• The first worker’s compensation PPO network for self-insured employers in the region.
  • The first CAHPS survey in the nation which captured employer’s experience with the MBGH/Methodist worker’s compensation PPO network.
  • The first health system to implement internal quality improvement processes in reaction to MBGH’s 1998 Hospital Report Card on cardiac care.
  • The first roll-out of The Leapfrog Hospital Rewards program in the nation. Cigna ended up implementing a bonus pool for Methodist based on their performance on key Leapfrog safety and quality measures for their entire book of business which gained national recognition and became a model of other pay-for-performance programs nationally.
  • The first, and still only, health system in Memphis to post their detailed results from the Leapfrog Hospital Survey and Hospital Safety Score on their website. 

MBGH and Methodist have also collaborated on the University Medical Center Alliance (Memphis’ own version of the Institute for Healthcare Improvement), launching of the Healthy Memphis Common Table, and implementing the CDC’s Diabetes Prevention Program for their employees. About seven years ago, Methodist provided input into how to help them and other employers create a culture of health at the worksite, which is now a key component of MBGH’s CEO Culture of Health initiative.

Over the past six years, MBGH has recognized the important role Methodist hospitals play in providing safe, high quality, cost efficient care in the greater-Memphis area, including:
  • Best odds of survival for abdominal aortic aneurysm repair, pancreatic resection, esophageal resection, and heart angioplasty
  • Cost of care for heart angioplasty
  • Reducing the number of babies delivered before they reach full-term
  • Improvements in ventilator-associated pneumonia
  • Receiving “Straight A’s” on the Hospital Safety Score (Methodist University Hospital and Methodist LeBonheur Germantown Hospital)
  • High risk deliveries
  • Creating and sustaining a culture of health that supports the health of their employees.

As is always the case, these innovations and recognitions don’t just happen. It takes the commitment of a strong leadership team to see the need and then act upon it. Cristie Upshaw Travis, MBGH CEO, remembers what happened after MBGH released the first hospital report card in 1998, “I will never forget the afternoon I picked up the phone and Maurice Elliott, CEO and President of Methodist, was on the line wanting to talk about the report card MBGH had just issued on cardiac care in Memphis. I expected the usual “your data are wrong” and high level marketing points, but instead we spent two-hours going through every data point. The bottom line was that Methodist had been comparing their performance to other Memphis-area hospitals, not to national best practices and was surprised at the results. All of the Memphis health systems had similar if not bigger opportunities for improvement, but Methodist was the one that wanted the details so they could jump on improvement.”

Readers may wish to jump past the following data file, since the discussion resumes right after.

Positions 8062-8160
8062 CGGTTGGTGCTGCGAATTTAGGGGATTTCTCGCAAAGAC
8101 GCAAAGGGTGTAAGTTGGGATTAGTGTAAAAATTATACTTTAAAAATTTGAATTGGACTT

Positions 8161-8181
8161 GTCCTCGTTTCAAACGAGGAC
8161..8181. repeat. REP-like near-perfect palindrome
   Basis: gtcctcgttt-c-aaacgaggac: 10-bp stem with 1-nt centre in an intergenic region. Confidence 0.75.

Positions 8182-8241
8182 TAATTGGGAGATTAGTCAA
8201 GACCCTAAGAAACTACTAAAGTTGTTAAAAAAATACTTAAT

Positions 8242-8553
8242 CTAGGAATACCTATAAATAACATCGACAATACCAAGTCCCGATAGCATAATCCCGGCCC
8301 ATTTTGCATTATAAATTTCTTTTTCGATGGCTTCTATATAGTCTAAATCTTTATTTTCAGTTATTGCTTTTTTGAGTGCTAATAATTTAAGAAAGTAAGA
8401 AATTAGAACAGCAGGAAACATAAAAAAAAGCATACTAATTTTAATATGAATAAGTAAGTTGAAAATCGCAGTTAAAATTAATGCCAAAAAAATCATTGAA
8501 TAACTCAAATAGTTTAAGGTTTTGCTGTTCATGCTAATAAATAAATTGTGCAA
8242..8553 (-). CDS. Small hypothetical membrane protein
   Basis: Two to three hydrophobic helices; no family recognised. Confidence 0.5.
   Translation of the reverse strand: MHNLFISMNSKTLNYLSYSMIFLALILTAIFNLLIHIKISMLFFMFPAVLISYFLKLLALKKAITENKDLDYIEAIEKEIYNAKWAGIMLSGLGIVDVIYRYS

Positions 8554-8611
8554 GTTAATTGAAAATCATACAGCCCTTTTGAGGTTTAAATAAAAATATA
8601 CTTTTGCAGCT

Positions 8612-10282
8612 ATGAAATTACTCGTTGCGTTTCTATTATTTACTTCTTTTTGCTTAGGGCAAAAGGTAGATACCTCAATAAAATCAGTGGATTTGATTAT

From the early days of working with Maurice to our work with Gary Shorb, Donna Abney, Bill Breen, Ed Rafalski, Mitch Graves, Donna Winfrey, Jane Van Deren and others there has been a common commitment to innovation focused on improving quality and affordability of care for patients first and employer purchasers second.

MBGH thanks Methodist LeBonheur Healthcare for being a special sponsor for our 30th Anniversary and we look forward to working together as we start our next 30 years.
Posted by Cristie Travis at Monday, May 18, 2015

Opioid Abuse Costing Employers Billions

According to a recent study released by Healthentic and an article in Employee Benefit News, lost work and productivity due to opioid abuse account for $10 billion. 13% of the opioid users accounted for 92% of the employer costs. 

What should you do?

Insist on conservative prescribing approaches from your health plans and participating physicians

Use HIPAA-compliant tools to identify abusing employees 

Increase and ensure confidential access to treatment

Click here to read the EBN article and access the report here.

Posted by Cristie Travis at Friday, May 15, 2015

Check Out Latest Memphis Hospital Safety Scores

The latest Hospital Safety Scores for Memphis-area hospitals are out! Results of interest include:

  • The Regional Medical Center improved its score moving to a D.
  • Methodist North and Methodist South moved back to the Bs they have had in previous results. 
  • For the first time, Baptist Collierville had enough volume to receive it's own score, which was a C.

The rest of the scores remained the same as in Fall 2014: 

Methodist University: A
Methodist Germantown: A
 Saint Francis Memphis: A
 Saint Francis Bartlett: A
 Baptist Memphis: C
 Baptist DeSoto: C 

You can now check out all the past scores for Memphis area hospitals on the website. Select the hospital you are interested in and click "Show Past Grades".

These hospitals have received A's on all of the Hospital Safety Scores since the beginning in Spring 2012:

Methodist University

Methodist Germantown

Saint Francis Memphis

Click here to see the details on Memphis-area hospitals as well as more than 1,500 other hospitals across the country.

Posted by Cristie Travis at Thursday, May 14, 2015

Radical Approach to Hospital Bills: Set Your Own Price

According to Kaiser Health News, May 13, 2105: